Satoimo Root (Taro)
Inventory, 10 lbs : 0
Satoimo has a roughly textured, earthy brown skin with fibrous hairs, similar to the texture of a coconut. The tuber is small, about the size of a fist. The more common taro has a longer rootstock with a shape similar to a sweet potato, whereas Satoimo is smaller and roughly rounded, with tapered ends. Its flesh is firm and creamy white with flecks of purple. The main component of Satoimo’s flesh is starch and it has a somewhat slimy texture, similar to that of okra. The flavor is mild with hints of nuttiness. Like other varieties of taro, Satoimo contains the toxic calcium oxalate, which act like tiny pieces of glass, irritating the mouth and throat. This irritant is removed when the tuber is cooked.
Satoimo are available year-round.
Satoimo (Sa-toy-imo) is the Japanese name for the variety of taro root that grows wild and is also cultivated in Japan and in other parts of Southeast Asia. The name means “potato of the homeland.” Botanically, this variety is classified as Colocasia esculenta var. antiquorum having smaller corms, or tubers than the more common taro. It is known as Japanese sweet taro, dasheen or araimo.
The Japanese sweet taro is high in fiber and has fewer calories than the potato, yet is just as filling. It is high in potassium and is low-glycemic, making it an ideal alternative starch for diabetics. Satoimo is rich in hyaluronic acid, a substance produced naturally within our bodies in abundance when we are young. It promotes strong joints and produces natural collagen.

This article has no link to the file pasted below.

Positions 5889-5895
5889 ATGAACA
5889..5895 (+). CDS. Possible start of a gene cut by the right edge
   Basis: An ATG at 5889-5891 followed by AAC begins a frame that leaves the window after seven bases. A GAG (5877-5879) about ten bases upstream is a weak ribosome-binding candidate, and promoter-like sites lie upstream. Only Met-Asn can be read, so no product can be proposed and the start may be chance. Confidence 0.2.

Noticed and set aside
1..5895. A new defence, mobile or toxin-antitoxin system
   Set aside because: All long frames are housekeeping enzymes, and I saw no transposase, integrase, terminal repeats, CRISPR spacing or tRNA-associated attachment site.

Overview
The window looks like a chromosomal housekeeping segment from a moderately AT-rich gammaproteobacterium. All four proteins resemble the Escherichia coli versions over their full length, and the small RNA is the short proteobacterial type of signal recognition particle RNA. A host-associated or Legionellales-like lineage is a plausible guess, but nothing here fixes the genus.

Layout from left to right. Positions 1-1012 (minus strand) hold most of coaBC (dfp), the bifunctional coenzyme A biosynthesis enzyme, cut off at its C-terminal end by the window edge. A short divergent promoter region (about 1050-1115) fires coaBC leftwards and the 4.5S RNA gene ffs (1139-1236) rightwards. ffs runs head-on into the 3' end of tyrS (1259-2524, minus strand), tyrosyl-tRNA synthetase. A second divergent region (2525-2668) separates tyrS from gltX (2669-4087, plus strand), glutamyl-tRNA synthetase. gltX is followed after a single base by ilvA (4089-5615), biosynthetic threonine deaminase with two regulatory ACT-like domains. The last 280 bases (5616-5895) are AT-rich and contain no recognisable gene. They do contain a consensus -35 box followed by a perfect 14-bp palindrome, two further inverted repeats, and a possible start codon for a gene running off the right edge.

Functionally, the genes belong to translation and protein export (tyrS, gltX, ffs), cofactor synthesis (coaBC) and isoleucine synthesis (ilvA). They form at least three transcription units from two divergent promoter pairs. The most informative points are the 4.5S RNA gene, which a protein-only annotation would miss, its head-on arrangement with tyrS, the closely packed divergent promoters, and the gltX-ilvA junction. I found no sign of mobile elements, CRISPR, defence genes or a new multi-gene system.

Satoimo is often prepared much like its starchy look-a-like, the potato. It MUST BE COOKED in order to remove the irritating calcium oxalate. When peeling Satoimo, the use of gloves can minimize any irritation to the skin from the calcium oxalate. The Japanese root can be boiled and roasted or steamed and pureed. In Japan, the small tuber is used to make noodles, often appearing in lunchtime bento boxes. Satoimo is often simmered in soy sauce, sugar and ginger (creating a sweet and salty flavor) and then added to soups and stocks. In Japanese cuisine, Satoimo is traditionally boiled in flavored dashi, or simmered for kenchin jiru, a type of hearty miso soup served with tofu and hon shimeji mushrooms. Satoimo will keep in a cool pantry for a couple of weeks, and longer wrapped in plastic in the refrigerator.
Satoimo has been cultivated in Japan since the Joumon Period, which lasted roughly 14,000 B.C to 300 B.C., and was known as a staple food well before rice was introduced. Satoimo has been called “nature’s odd fountain of youth” due to its high amounts of hyaluronic acid, which is essential component in cell regeneration.
Satoimo is native to Southeast Asia, and typically grows in swampy or wet conditions. It can, however, be grown in dry conditions, and prefers hillsides and evenly moist soil. Satoimo is very common not only in Japan, but also in Vietnam, Cambodia and the Philippines. Satoimo grow easily throughout the year and without the need for much attention, resulting in a stable crop yield.
Recipes that include Satoimo Root (Taro). One is easiest, three is harder.
|Daily Cooking Quest||Taro Root Tumbles|
|Just One Cookbook||Satoimo no Nimono|
|The Spruce Eats||Simmered Satoimo|
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